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Why are listings failing in a sellers market?

Where did the For Sale sign go from that Mueller home listing?

I know it’s a frantic market, but surely the home didn’t sell and close that fast? You’re right on both counts – homes are selling faster than they have in a long time, and yet some listings are failing – the signs are being yanked and the home sale has failed. That seems counter intuitive – so what’s happening?

In the last few weeks, there have been two Multiple Listing System (MLS) home listings in Mueller Austin which have been withdrawn from the market. So you may have seen the signs in the yard disappear, but they’re no longer available on the MLS. There’s a bug with a few property web sites which still shows that they are still available, but taking the data straight from the MLS as I do, I can see that they have been withdrawn for sale.

If you follow any kind of real estate news, you’ll know that offers are getting multiple offers and dozens of showings. So just how uncommon is it for a listing to fail? I did a little data research in the MLS and this is what I found for markets that are somewhat comparable to Mueller – $300,000-$1,000,000 houses for sale in the City of Austin, either failing in July and August or selling in July and August for the last five years.

To be clear the ratio of failure to success is not shown by these figures – I’m just looking at a tiny window in the summer market.

failed real estate listings Mueller

No homes for sale? Some still don’t sell

As you can see, there are more houses selling, and yet still some fail to sell. The main causes that a home doesn’t sell don’t change much with market conditions. Here are my top three.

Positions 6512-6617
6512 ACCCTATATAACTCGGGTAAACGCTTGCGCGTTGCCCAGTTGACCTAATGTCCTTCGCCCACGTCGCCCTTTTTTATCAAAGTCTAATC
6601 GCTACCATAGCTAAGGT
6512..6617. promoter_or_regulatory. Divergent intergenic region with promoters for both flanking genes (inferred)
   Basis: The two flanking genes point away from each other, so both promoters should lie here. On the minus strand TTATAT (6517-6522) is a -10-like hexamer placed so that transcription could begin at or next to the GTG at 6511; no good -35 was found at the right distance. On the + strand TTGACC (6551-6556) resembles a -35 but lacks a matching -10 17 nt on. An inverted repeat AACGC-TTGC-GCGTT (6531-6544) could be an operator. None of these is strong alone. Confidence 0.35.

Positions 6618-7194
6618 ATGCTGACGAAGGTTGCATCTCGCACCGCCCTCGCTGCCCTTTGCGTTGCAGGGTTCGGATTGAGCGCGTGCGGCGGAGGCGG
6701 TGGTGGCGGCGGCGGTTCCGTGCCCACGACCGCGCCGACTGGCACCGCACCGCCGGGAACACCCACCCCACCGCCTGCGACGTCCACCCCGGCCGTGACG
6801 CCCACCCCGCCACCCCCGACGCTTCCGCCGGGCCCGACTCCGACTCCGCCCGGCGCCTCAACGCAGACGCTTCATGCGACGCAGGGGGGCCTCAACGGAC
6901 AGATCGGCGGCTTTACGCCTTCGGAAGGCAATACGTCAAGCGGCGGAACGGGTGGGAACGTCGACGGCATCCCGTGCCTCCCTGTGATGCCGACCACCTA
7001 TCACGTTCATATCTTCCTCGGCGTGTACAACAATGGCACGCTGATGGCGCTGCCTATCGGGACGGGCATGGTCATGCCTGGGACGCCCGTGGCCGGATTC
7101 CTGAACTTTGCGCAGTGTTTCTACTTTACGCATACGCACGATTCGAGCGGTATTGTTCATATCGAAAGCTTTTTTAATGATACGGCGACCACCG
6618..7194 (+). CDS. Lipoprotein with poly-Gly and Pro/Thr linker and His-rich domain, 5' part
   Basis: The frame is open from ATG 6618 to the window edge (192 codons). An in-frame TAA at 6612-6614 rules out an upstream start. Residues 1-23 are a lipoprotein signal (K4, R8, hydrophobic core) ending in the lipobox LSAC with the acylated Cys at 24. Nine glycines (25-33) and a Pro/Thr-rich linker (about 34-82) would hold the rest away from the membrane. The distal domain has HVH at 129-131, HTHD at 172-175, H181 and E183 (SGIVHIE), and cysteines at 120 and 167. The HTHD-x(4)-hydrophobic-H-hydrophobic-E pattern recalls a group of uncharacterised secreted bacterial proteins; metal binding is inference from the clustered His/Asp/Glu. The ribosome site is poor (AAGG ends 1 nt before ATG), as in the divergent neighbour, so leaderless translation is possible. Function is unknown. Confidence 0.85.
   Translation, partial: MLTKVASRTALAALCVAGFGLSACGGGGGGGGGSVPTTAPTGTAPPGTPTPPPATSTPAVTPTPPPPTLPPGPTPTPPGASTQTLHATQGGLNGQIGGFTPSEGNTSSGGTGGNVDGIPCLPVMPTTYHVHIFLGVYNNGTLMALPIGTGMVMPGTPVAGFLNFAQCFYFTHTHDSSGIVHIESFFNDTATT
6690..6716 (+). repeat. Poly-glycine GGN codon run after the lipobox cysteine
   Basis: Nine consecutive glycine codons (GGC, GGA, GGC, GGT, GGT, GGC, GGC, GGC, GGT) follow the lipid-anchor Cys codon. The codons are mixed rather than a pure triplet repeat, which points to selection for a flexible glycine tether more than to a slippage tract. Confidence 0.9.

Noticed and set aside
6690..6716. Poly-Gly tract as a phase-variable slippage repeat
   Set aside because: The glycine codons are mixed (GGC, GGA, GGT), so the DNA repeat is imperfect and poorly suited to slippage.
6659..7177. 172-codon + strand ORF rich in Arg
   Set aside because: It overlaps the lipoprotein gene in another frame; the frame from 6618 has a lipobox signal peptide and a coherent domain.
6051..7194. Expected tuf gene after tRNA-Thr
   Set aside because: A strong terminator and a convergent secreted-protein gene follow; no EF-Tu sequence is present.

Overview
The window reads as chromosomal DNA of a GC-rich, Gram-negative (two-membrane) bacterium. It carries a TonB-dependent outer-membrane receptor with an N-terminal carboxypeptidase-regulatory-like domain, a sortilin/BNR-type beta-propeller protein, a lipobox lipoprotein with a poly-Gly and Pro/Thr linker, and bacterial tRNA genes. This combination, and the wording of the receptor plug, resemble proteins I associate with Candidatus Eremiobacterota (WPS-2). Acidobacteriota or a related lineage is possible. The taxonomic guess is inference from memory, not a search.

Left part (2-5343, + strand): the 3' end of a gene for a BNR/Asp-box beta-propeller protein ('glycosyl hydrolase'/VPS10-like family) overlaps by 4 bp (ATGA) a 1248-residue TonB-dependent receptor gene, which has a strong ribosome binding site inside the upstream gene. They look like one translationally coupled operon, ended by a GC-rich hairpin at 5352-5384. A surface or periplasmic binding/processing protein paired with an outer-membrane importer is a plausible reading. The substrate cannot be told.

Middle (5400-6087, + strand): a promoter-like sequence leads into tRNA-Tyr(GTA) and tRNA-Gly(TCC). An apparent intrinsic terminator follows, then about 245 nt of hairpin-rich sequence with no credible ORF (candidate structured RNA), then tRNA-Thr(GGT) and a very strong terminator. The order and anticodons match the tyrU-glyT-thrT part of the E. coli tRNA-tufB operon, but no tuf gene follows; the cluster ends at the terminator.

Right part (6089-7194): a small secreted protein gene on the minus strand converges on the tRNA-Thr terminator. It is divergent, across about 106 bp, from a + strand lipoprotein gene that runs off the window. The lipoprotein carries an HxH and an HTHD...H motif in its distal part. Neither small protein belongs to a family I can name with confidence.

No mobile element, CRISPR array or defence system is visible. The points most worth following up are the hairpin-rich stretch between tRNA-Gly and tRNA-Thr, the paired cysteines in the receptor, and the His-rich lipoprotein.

Reasons That Homes Fail to Sell

  1. Condition. Homes that aren’t in competitive condition will not attract interest even in a sellers’ market. There are more speculative and cash purchases right now, but investors aren’t going to overpay for a house in sub par condition. I still hire a professional stager to make each listing shine. Sure it costs me more, but it’s best practices. If you don’t and someone else does, you’re losing money if your home does sell.
  2. Price. If a house is priced appropriately and gets sufficient exposure to the market, whatever demand there is will be attracted to it. Right now prices are higher, supply is starved and demand is high, so sure we see people wanting to price “where the market is going” (i.e. up) rather than “where the market is.”
  3. Market exposure. I know that perceptions of having a listing right now are that it’s mostly a matter of figuring out which offer to accept and how many people you can get in to see it without creating a stampede. But it doesn’t excuse some of the marketing blunders I see on a daily basis. Houses listed with zero bedrooms. Spelling mistakes. Awful photos.

Photos are a pet peeve of mine. If your agent won’t use a professional photographer to help you sell your home and doesn’t understand the difference between poor photos and professional photos for a listing, get another agent.  And that perhaps explains some of the failed listings. Agents who can’t attract an offer for a home in this market are getting fired, and the sellers are seeking other agents. Expectations are high right now for agents – surely selling is easy right now? Right? 245 sellers whose home listings failed in July and August 2013 might not agree.

Sherlock Homes Austin focuses on using better data to help people sell their homes at Mueller and beyond. Call us on 512 215 4785 if you’d like to work with our team with a predictable process and outstanding results.


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